Friday, 15 October 2010

Goldilocks and the UK economy - the cuts have to be just right

A nationwide epidemic of finger-crossing is set to break out across Britain next week, as workers fear for the security of their jobs.
On Wednesday we learn just how savagely the Tory-LibDem coalition government intends taking an axe to the nation’s public service sector, as it gets to grips with the £149 billion deficit inherited from New Labour.
The knock-on damage to private business will be considerable – directly for those companies that supply the public sector and indirectly for those like retailers who suffer when shoppers tighten purse strings.
The Comprehensive Sending Review on Wednesday launches the Coalition’s tight timetable for restoring the economy. It needs to show real progress – and that means a return to respectable growth – ahead of the next general election in five years time.
This is uncharted territory. The cuts are likely to be the deepest in the G20. The supposed parallels where countries like Canada have successfully taken similar radical action don’t stand close attention.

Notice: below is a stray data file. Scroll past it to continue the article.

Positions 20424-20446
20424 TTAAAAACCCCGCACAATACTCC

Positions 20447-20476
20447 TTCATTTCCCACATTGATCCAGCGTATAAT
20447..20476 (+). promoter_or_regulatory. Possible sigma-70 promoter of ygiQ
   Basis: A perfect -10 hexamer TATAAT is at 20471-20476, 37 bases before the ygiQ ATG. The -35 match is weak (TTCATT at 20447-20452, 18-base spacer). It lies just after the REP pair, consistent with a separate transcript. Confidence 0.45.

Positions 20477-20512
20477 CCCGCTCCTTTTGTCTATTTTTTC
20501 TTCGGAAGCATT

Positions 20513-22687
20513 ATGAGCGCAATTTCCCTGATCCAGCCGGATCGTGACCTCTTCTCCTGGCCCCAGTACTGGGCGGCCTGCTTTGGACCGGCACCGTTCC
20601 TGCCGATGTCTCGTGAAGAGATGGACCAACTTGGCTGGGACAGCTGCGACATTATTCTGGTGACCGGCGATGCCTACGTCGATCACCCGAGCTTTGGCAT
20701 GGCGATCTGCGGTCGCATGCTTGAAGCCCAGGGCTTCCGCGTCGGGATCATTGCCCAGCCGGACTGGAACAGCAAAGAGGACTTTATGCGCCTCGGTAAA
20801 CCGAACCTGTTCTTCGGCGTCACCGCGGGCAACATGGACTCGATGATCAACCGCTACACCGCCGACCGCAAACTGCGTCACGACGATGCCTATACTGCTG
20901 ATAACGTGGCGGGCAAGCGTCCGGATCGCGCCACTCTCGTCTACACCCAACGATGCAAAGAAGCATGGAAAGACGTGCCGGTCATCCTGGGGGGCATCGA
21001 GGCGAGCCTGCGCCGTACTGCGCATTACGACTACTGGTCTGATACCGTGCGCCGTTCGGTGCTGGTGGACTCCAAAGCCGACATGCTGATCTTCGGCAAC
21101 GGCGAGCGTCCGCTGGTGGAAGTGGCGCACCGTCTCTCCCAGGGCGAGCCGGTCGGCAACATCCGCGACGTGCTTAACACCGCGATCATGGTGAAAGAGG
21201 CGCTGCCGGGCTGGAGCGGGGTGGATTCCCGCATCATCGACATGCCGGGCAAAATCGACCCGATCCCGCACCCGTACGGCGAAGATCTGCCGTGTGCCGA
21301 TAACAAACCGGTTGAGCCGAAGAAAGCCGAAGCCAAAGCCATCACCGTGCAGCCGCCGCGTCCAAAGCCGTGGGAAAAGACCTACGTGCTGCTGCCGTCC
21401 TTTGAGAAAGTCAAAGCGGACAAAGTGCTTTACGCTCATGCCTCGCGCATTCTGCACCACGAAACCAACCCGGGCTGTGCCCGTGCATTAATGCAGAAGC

Britain is a major player about to embark on a course of action that Goldilocks would recognise. The cuts have to be just right.
Too little would see sterling hit and raise the cost of the money, which we borrow money from around the world. Our own interest rates would have to rise accordingly. To cut too deeply, however, would seriously damage the economy and delay the recovery.
By a twist of fate, though the Tories failed to win a working majority, the resulting Coalition has supported prime minister David Cameron and his finance minister George Osborne’s claim to be sharpening the axe in the national interest.
Given that the LibDems are going to break their manifesto promise to resist higher university tuition fees, they are unlikely to put up much of a fight when it comes to Wednesday’s cuts.
So it is up to Cameron and Osborne to resist dismantling the Welfare State in pursuit of ideological goals and to live up to their claim that “we’re all in this together” by distributing the pain fairly.
Where there are redundancies they mustn’t be rushed; payoff terms must generous; and every effort must be made to help people to find new jobs. Anything less would be to punish them for the greed of bankers and the incompetence of the last government that has left the UK’s finances in such a parlous state.

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